"I am ready for anything through the strength of the one who lives within me." (v.13, Phillips)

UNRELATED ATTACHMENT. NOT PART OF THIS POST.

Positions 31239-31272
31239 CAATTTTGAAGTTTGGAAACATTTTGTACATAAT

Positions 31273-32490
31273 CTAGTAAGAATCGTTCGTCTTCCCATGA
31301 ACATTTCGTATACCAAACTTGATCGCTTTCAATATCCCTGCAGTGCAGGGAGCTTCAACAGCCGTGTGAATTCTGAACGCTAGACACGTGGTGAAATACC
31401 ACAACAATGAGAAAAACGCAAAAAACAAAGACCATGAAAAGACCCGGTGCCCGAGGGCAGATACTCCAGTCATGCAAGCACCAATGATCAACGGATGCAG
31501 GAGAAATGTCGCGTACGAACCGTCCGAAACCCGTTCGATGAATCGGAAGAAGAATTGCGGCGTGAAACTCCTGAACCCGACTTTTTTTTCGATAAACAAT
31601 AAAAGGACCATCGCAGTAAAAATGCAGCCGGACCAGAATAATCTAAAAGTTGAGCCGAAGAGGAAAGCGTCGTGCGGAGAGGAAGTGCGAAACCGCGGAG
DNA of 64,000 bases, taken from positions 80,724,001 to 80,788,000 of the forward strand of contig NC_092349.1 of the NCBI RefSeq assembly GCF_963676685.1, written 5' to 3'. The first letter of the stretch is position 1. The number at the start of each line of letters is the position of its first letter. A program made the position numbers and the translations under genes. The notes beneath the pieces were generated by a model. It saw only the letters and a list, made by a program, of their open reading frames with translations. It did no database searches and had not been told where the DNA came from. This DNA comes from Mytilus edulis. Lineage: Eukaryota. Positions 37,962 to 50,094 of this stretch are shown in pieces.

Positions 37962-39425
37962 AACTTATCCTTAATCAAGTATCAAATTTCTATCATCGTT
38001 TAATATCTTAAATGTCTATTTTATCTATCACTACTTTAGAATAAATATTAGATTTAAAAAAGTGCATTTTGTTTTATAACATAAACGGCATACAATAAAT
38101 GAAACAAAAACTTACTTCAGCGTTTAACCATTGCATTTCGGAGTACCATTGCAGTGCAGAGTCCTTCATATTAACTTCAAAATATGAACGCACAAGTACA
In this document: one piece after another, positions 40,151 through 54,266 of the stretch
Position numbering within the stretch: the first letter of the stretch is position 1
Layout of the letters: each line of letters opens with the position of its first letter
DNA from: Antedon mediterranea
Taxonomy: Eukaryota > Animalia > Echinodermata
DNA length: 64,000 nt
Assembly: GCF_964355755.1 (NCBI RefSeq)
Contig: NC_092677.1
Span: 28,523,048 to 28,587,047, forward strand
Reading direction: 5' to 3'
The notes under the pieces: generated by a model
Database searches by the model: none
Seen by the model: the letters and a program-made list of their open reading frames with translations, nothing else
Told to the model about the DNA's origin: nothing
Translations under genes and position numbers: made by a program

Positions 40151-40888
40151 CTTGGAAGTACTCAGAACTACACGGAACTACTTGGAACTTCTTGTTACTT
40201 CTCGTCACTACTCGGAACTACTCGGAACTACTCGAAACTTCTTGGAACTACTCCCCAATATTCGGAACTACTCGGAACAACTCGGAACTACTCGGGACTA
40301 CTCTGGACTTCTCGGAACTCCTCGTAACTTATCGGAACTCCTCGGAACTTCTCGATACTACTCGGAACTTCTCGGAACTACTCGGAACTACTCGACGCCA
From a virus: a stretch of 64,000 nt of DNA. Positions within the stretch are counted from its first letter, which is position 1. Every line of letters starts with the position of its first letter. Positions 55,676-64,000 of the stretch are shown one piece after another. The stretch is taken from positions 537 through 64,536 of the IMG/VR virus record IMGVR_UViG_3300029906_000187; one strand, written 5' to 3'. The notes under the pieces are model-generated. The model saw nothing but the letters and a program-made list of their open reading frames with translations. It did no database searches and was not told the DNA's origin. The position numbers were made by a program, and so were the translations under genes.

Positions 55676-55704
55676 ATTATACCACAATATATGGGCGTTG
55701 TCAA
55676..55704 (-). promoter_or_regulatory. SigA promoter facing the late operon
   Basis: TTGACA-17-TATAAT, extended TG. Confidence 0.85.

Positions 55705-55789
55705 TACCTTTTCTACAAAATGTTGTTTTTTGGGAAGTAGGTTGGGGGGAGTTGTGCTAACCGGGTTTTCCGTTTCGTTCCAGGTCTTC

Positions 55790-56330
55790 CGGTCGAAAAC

Day by day, as we unfold this thrilling theme of The Corn of Wheat Afraid to Die, it is becoming increasingly obvious that God gives us a choice - a choice of either to live or to die. We can live for the fulfilment of our own desires, or we can die to our desires and live for His. This is perhaps the moment that we should come to grips with the question which people often ask when this issue of "dying to self" is raised: "Isn't this a terribly passive attitude to life? And doesn't it tend to diminish personal responsibility and self-control?" John Dewey, the famous American educator, held that view. Once, when lecturing to his students, he drew a line down a blackboard and on one side listed those systems of thought which teach control, and on the other those systems that teach acquiescence. On the "control" side he put "science", and on the "acquiescence" side he put "religion". To be fair, he should have written, "Some forms of religion". The religion of Jesus Christ does not produce passive and acquiescent disciples, but surrendered disciples - surrendered to God, but surrendered to nothing else. They rise from the dust of self-surrender to lay hold on the raw materials of life - good, bad and indifferent - and use them. Would you describe the early Christians as passive and acquiescent? I wouldn't. Surrendered - yes. Acquiescent - no. Surrendering to God so that He may work in and through us may at first seen passive, but actually it represents the most amazingly positive and active method of dealing with life. Other ways are possible, but no other way is as powerful.
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